One of the greatest potential casualties of our fundamentally damaged copyright laws may be the erasure of not just black cultural history, but the unwinding of the artistic fabric that makes up America. De La Soul knows this first hand.
On his sophomore album, soul/folk powerhouse Michael Kiwanuka aims for the stratosphere...and gets there. #spoilers
Dance punk isn't dead, but it isn't alive either. Zula is something...more.
Punk rock was already in full swing in the UK and New York when X released their first single, “Adult Books,” in 1978 – the Sex Pistols had already come and gone, the Ramones had already released their first three classic albums. By the time the band released their full-length debut Los Angeles in 1980, many bands of the first wave were already gone. Yet in this album, and the several which followed, X served to revitalize the genre, bringing in elements of rockabilly and roots rock that would come to define their sound and make them the standard bearers of a particularly west coast version. The band released five albums with their original line-up before guitarist Billy Zoom left the fold in 1986. Zoom returned to the band in the late 90s, and though they haven’t released any new music since, they have continued to be a touring force to be reckoned with.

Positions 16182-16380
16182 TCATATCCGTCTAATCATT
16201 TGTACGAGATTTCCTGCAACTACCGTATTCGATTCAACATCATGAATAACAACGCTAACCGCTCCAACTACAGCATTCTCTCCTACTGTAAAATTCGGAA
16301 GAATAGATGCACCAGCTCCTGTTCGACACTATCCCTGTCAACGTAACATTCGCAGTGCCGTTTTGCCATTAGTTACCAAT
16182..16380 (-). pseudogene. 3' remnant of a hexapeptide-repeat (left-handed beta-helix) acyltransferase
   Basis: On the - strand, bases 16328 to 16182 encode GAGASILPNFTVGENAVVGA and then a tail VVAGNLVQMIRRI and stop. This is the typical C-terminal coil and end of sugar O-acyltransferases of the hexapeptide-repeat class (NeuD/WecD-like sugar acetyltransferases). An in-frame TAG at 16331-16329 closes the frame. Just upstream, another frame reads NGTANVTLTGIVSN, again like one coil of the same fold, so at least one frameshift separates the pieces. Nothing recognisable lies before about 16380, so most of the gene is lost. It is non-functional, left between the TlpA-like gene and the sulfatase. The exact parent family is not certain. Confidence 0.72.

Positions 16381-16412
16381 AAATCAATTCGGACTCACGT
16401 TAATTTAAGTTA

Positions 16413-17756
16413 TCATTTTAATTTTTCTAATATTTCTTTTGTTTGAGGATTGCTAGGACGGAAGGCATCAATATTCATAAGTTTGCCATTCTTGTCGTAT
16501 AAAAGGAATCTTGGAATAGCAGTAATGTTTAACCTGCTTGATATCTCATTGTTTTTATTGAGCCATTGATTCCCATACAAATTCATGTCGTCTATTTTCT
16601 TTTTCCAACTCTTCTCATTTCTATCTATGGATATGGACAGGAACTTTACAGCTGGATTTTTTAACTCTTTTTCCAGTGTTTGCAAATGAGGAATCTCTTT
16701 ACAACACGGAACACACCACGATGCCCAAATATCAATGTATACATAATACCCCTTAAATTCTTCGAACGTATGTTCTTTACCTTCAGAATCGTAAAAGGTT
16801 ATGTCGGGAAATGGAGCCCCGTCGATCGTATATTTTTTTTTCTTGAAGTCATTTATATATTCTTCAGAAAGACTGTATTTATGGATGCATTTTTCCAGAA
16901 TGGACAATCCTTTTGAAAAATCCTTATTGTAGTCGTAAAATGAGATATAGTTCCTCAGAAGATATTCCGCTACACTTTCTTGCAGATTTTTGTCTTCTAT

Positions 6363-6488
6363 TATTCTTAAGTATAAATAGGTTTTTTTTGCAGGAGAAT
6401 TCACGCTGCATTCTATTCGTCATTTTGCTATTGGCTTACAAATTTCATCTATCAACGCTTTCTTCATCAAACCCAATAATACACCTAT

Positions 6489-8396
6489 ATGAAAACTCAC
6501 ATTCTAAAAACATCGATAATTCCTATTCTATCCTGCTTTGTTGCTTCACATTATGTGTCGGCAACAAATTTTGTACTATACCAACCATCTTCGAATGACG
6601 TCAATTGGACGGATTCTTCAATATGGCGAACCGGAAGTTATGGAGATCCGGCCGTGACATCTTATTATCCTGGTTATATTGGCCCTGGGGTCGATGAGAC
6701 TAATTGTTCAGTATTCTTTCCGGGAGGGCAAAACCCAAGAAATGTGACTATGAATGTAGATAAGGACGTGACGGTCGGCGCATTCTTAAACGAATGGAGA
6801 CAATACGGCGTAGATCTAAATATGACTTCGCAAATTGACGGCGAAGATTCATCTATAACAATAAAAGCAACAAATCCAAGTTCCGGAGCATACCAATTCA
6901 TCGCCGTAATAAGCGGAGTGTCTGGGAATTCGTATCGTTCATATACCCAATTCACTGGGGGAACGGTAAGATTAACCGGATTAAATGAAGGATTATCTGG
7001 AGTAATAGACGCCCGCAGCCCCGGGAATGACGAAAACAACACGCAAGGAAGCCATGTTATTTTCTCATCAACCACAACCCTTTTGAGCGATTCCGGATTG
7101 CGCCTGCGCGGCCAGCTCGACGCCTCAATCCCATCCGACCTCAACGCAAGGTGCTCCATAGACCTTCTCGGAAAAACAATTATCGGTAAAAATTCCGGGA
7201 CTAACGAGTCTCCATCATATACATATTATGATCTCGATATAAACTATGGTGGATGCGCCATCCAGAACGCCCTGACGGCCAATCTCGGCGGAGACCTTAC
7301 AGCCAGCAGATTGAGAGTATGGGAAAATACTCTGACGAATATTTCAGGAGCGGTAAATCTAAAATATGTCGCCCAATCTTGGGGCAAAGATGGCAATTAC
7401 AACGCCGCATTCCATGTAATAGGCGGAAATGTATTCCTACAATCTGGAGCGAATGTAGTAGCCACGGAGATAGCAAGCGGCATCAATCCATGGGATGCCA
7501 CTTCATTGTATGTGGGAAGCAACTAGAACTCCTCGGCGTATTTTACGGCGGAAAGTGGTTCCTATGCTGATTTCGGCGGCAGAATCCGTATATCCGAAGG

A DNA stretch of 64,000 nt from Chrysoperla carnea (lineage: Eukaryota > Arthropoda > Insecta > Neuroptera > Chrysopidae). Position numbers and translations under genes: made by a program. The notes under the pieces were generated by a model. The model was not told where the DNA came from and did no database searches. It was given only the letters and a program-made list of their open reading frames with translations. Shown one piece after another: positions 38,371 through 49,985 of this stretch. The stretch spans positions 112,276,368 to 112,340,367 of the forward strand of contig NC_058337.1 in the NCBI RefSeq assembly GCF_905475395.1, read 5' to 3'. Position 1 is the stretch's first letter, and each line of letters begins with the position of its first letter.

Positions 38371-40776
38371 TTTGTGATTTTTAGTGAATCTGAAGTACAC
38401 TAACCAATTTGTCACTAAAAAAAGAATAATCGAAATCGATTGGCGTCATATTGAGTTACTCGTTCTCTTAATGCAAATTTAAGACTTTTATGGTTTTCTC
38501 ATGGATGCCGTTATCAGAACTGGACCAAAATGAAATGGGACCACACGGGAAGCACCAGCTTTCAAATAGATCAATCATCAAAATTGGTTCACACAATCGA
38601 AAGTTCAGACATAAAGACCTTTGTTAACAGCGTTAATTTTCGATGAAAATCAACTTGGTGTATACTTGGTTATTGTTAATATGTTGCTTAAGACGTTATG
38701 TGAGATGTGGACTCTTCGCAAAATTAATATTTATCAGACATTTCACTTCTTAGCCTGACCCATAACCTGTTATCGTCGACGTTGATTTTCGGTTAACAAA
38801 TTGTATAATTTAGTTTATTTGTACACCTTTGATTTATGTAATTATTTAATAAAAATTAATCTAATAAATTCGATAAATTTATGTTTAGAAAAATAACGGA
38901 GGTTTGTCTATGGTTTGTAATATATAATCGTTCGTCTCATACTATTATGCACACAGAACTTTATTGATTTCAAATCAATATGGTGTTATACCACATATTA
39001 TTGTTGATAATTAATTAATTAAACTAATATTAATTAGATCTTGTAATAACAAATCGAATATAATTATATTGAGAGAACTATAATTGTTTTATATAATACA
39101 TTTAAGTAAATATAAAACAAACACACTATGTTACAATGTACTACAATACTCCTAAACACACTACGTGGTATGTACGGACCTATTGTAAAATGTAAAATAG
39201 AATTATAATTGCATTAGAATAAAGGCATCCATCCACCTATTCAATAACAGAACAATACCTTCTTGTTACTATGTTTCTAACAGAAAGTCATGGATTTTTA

Kishi Bashi after two years of intense training under sensei Jeff Lynne
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Because orchestral pop’s time has once again come
They say you have your whole life to make your first album, and once the cat’s out of the bag, you only get a few months to make a second album. (Unless you’re Frank Ocean, but that’s a whole other story.) Fortunately for us, New Zealand-based brother-and-sister duo BROODS far exceeded any expectations for their return to a sold-out 9:30 Club in support of their sophomore album, Conscious.
Georgia and Caleb Nott have built a strong following through their dark and industrial electronic pop, and it shines through in their live show. The energy was palpable from the get-go as the crowd erupted as Georgia made her way to the stage in a dark cloud of smoke. During title track “Conscious”, the black frills on her jacket flew in every direction as she danced all over the stage.
Warner Music exec Mike Jbara is leaving the entertainment monolith to join "HD music" firm MQA. Is there new music format the future of music, or just another Ogg-Vorbis in the also-ran annals of history.
Richmond, Virginia's Avers is back Omega/Whatever, the follow up to 2014's head trip of a debut, Empty Light. Did they survive the sophomore slump? All signs point to HELL YES!
Mild High Club. Great band. Questionably great pun. We've got a the heady title track off of their upcoming album Skiptracing (out 8/26 on Stones Throw Records) for you to toke on.
It was a wild week out there on the campaign trail, and nothing goes better with batshit crazy than SONG!